Counting the Calories Away

Three hour finales should only be reserved for epic movie trilogies like Lord of the Rings. But I made an exception for NBC’s “The Biggest Loser: Couples” finale on Monday — which was a real doozy. Helen Phillips, a 48-year-old retired retail manager and mother of two from Michigan, earned $250,000 prize after dropping 140 pounds. The hottie-potottie mom weighed in at 257 pounds at the start of the show and topped off at 117 pounds during the final weigh in. Helen lost 54.5 percent of her body weight.

Helen Phillips before and after

Helen Phillips before and after

Those figures are imaginary numbers to me. I hate to admit it, but watching the contestants shed hella pounds with exercise and healthy eating habits got me back on my health kick again (yesterday’s Thai buffet at the office doesn’t count). While I have a soft spot for fried chicken and buttery mashed potatoes, I try to eat healthy when I can. Seeing the nutritional content on menus and on food packages really helps me nip those fatty cravings I get when I’m trying to decide on what to eat.

Boston calorie count
For Bostonians, counting calories just got a little bit easier. Boston.com reported on Wednesday that, “Massachusetts public health officials have approved a regulation that requires most restaurant chains to prominently display the calorie counts on their menu offerings.”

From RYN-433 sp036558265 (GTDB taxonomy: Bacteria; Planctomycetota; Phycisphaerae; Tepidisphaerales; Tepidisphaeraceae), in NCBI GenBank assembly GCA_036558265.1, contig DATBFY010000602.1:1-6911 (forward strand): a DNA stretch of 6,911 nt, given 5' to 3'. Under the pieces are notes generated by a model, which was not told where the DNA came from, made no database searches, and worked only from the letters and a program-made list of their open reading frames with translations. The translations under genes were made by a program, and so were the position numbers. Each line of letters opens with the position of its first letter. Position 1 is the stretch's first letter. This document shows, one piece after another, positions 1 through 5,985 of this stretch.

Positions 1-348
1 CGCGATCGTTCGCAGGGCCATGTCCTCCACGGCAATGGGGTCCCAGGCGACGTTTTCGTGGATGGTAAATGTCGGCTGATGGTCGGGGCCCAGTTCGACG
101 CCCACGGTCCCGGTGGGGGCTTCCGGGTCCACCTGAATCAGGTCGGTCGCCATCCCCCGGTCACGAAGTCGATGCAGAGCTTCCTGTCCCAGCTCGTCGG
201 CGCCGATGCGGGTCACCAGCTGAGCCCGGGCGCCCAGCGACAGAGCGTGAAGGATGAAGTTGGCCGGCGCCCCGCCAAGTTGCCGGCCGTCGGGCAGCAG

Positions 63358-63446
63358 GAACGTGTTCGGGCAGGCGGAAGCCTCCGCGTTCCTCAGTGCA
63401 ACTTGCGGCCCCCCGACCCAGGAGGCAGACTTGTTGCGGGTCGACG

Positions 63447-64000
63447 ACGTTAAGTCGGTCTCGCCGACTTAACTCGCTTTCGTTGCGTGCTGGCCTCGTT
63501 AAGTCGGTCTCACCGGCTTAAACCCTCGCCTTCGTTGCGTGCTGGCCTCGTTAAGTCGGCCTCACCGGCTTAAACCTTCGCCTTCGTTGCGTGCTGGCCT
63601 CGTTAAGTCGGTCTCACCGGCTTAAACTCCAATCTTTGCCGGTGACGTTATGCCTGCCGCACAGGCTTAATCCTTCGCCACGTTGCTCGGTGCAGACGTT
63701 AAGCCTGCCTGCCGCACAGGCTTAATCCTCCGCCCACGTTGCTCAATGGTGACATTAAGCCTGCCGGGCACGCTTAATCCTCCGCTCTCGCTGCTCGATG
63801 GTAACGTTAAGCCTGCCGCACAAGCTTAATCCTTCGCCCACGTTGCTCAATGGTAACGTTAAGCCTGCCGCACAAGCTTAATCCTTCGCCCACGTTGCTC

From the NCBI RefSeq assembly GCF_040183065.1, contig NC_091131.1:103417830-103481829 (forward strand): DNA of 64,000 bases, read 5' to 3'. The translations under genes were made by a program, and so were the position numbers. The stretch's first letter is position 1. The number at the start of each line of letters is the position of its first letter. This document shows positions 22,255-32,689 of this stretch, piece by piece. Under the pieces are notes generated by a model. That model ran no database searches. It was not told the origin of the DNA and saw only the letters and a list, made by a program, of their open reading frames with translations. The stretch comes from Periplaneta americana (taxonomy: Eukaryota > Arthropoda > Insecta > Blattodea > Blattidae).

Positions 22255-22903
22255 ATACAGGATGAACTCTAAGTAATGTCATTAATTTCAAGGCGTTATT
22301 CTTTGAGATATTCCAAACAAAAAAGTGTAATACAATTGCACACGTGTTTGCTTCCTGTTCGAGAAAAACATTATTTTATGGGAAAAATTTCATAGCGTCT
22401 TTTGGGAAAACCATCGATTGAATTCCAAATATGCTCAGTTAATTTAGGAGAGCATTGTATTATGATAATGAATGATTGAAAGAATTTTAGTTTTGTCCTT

Restaurant chains with 20 or more locations in the state must show calorie counts either on the menu or on menu boards. The new regulation will affect about 50 chains with more than 5,000 locations. Some restaurant chains like McDonald’s and Subway already have nutrition information on their packaged products. I’ll argue that you shouldn’t be eating at fast food joints if you’re trying to watch your calorie intake. But I guess every bit counts.

Food is fun
I also want to make a point that being obsessive about your calorie intake is not good either. Olive oil, for example, is very good for you but it would add a lot of calories to a dish. I believe chefs should be allowed to be creative. They already have enough paperwork to do, such as filling out health and safety forms, to get bogged down with calorie tracking.

The idea of nutritional information on menus is okay for branded products like Burger King, Pizza Hut or McDonald’s, where food is made to a formula. But for mom-and-pop eateries, you would need a registered dietician permanently on sight to create an accurate nutritional count on all the items served at the restaurant. And that costs money. Money that a lot of small businesses don’t have to spend.

Remember, eating healthy doesn’t have to mean taking all the fun out of food.

Here are some eateries that offer some low calorie grub:

Cafe Orchid, 1746 W. Addison, Chicago, IL

Maoz Vegetarian, 38 Union Square East, New York, NY

Singapore Garden, 1006 Race Street, Philadelphia, PA

Stone Hearth Pizza Company, 1782 Massachusetts, Cambridge, MA

2 Responses

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